Force on a diving board, work to stop a flywheel

• lizzyb
In summary: JKE_r = (1/2) * I * (47.7522)^2W = F * d = KE_f - KE_i = 0 - KE_rSubstitute the value given (the one in Newtons) as F, solve for d, and the answer is F d?
lizzyb
Hi. I'm having difficulty answering three questions of my homework and hope someone will lend a hand. The questions seem beyond what we've had in class but I need to do them regardless.

Diving Board Problem
Consider a diving board:
Code:
                   o/
[- 1m -][-  3.4m -]|_   <-- person at end of board
-------------------
|       |
A       B
I'm to find the force exerted on support A and support B. Givens: m_(board) and m_(person)

I know that the sum of the torques is 0, and looking at someone else's work on another webpage, I came up with:

F_b * 1m - m_(person)*g*4.4 - m_(board)*g*2.2 = 0

Anyway, solving for F_b using this equation came out wrong plus I still need to solve for F_a.

Work to Stop a Flywheel
Given a flywheel with radius r, moment of inertia I, and it's rotation rate (revolutions/sec), if a force of 4.3 N is applied tangentially to the flywheel to slow it down, how much work will be done by this force in brining the flywheel to a stop?

I know that W = delta KE = KE_f - KE_i

and that KE_r = (1/2) * I * (omega)^2,

now, rotation rate = 7.6 revolutions/sec = 7.6 * 2 * pi/sec = 47.7522 rads/sec

Thus KE_r = (1/2) * I * (47.7522)^2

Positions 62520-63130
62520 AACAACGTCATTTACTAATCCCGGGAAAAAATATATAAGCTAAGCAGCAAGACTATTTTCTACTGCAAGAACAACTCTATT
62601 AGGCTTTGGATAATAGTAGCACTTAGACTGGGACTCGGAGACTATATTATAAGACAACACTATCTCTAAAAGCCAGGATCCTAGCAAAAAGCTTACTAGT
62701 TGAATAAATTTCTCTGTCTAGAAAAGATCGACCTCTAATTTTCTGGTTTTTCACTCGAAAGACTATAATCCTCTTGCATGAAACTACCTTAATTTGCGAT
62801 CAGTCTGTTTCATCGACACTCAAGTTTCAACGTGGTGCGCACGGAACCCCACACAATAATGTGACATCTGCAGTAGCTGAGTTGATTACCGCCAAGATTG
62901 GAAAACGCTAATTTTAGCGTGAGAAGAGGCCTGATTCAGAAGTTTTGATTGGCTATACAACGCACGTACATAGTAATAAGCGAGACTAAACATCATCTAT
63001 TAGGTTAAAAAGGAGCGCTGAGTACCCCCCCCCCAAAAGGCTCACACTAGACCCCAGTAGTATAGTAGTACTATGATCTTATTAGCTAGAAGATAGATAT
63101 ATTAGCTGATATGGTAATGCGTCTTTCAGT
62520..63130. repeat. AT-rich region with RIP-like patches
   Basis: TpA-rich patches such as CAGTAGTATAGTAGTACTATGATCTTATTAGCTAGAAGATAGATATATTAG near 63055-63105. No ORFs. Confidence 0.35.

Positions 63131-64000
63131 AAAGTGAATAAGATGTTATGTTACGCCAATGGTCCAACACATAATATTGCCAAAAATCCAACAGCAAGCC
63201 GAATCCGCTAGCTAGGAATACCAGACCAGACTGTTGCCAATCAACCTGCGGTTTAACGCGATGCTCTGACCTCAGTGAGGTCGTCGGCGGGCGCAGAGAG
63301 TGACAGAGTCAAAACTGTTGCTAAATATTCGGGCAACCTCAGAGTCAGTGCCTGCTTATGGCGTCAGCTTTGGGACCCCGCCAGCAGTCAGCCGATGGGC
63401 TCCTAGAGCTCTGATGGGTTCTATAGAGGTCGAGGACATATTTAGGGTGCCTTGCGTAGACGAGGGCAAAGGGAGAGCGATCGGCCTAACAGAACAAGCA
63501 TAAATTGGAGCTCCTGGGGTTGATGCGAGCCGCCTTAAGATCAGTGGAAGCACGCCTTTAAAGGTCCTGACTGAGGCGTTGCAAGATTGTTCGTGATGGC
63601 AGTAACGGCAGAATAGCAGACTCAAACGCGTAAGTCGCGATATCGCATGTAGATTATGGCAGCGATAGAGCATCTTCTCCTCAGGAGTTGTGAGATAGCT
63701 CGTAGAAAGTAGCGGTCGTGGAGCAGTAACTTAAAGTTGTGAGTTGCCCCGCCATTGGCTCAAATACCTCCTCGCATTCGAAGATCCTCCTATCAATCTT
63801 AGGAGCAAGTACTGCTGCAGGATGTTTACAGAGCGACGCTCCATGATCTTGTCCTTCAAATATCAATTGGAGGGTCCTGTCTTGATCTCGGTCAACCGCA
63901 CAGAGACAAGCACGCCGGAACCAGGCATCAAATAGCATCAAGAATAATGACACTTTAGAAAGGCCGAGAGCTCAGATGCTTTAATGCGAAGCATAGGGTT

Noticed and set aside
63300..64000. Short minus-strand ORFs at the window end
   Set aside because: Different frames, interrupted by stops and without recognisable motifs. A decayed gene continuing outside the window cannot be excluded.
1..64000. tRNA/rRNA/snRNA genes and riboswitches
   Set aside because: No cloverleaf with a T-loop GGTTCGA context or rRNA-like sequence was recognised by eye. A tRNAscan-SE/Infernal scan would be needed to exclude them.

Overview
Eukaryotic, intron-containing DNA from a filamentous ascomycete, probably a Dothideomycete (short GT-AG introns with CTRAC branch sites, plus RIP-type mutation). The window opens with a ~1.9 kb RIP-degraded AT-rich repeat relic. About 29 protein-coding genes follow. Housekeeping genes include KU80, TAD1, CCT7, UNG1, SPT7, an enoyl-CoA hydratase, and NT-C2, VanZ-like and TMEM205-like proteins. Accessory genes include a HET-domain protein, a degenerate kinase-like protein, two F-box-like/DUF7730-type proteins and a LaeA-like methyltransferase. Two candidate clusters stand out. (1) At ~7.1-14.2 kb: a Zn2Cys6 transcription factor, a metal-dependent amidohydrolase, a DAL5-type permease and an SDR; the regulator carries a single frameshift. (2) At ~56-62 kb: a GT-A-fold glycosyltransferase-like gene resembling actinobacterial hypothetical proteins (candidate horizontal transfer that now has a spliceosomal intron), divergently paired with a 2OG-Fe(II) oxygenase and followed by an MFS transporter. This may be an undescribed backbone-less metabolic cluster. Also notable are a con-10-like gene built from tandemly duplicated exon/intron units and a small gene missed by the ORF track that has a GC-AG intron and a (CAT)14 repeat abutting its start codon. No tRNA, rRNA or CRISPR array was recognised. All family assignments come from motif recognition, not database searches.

Which looks good; but how do I fit the force applied to the flywheel in the W = KE_f - KE_i??

Thank you, Elizabeth

For your first question you have two unknowns (i.e. the reaction forces at A and B); now what would happen if you were to take moments about point A?

As for your second question it is not necessary to include the torque in your calculations, you have all the information you need already.

Hootenanny said:
For your first question you have two unknowns (i.e. the reaction forces at A and B); now what would happen if you were to take moments about point A?

Divide by zero? F_a * 0 - m_(board)*g*2.2 - m_(person) * g * 4.4 = 0

Hootenanny said:
As for your second question it is not necessary to include the torque in your calculations, you have all the information you need already.

How do I determine the work? I mean, if Newtons are applied tangentially, it is not in the correct units (it should be joules).

lizzyb said:
Divide by zero? F_a * 0 - m_(board)*g*2.2 - m_(person) * g * 4.4 = 0
Note quite, I said take moments about A, which means set your pivot at point A. And I apologise I didn't notice that on your post you said;
lizzyb said:
F_b * 1m - m_(person)*g*4.4 - m_(board)*g*2.2 = 0
Which is correct, this is what I meant by taking moments about A. Why do you think the above is incorrect?

lizzyb said:
How do I determine the work? I mean, if Newtons are applied tangentially, it is not in the correct units (it should be joules).
Think conservation of energy.

ok, with a pivot point at A, with have:

sigma tau = F_a * 0 + F_b * 1 - m_(board)*g*(L/2) - m_(person)*g*(L) = 0 (1)

But we have this, too:

sigma F_y = F_a + F_b - m_(board)g - mg = 0 (2)

so using (2) I should be able to find F_a from (1). Look good?
EDIT: I correctly solved this {the first part of the larger set of questions}. Thank you.

As for the other question regarding the flywheel, I set up this:

k_f + u_f = k_i + u_i

Where k_i is the kinetic energy of the flywheel, u_i = 0, and somehow work in the Newtons onto the LHS?

Thank you.

Last edited:
lizzyb said:
so using (2) I should be able to find F_a from (1). Look good?
EDIT: I correctly solved this {the first part of the larger set of questions}. Thank you.
Good stuff, my pleasure.
lizzyb said: